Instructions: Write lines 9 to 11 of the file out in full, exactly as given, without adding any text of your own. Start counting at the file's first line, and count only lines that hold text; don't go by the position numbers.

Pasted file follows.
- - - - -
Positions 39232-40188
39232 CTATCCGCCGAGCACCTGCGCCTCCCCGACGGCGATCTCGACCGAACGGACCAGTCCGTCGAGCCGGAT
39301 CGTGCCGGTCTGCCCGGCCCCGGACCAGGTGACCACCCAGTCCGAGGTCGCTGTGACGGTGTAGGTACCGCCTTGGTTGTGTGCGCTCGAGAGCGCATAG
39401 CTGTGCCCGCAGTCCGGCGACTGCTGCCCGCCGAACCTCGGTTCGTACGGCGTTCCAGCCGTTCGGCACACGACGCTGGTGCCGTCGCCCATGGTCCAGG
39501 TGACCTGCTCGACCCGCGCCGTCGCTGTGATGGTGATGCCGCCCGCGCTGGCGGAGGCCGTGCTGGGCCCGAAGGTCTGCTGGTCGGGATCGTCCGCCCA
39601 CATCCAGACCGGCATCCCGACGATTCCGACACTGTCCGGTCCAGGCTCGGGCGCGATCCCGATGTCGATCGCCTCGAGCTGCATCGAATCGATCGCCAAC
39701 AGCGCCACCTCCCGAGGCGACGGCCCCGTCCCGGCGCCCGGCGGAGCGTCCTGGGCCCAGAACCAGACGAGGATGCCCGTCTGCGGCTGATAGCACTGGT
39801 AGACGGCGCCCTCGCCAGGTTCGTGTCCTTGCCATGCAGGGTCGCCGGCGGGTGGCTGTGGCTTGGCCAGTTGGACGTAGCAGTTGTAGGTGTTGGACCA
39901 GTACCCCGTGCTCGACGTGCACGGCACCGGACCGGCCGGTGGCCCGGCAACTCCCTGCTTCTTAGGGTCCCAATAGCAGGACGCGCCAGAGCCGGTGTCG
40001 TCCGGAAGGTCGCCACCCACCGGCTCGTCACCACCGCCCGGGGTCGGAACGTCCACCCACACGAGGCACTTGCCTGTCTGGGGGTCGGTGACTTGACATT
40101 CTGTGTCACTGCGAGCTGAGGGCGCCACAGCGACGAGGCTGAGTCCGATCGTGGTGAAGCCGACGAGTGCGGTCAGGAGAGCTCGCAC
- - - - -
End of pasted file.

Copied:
39901 GTACCCCGTGCTCGACGTGCACGGCACCGGACCGGCCGGTGGCCCGGCAACTCCCTGCTTCTTAGGGTCCCAATAGCAGGACGCGCCAGAGCCGGTGTCG
40001 TCCGGAAGGTCGCCACCCACCGGCTCGTCACCACCGCCCGGGGTCGGAACGTCCACCCACACGAGGCACTTGCCTGTCTGGGGGTCGGTGACTTGACATT
40101 CTGTGTCACTGCGAGCTGAGGGCGCCACAGCGACGAGGCTGAGTCCGATCGTGGTGAAGCCGACGAGTGCGGTCAGGAGAGCTCGCAC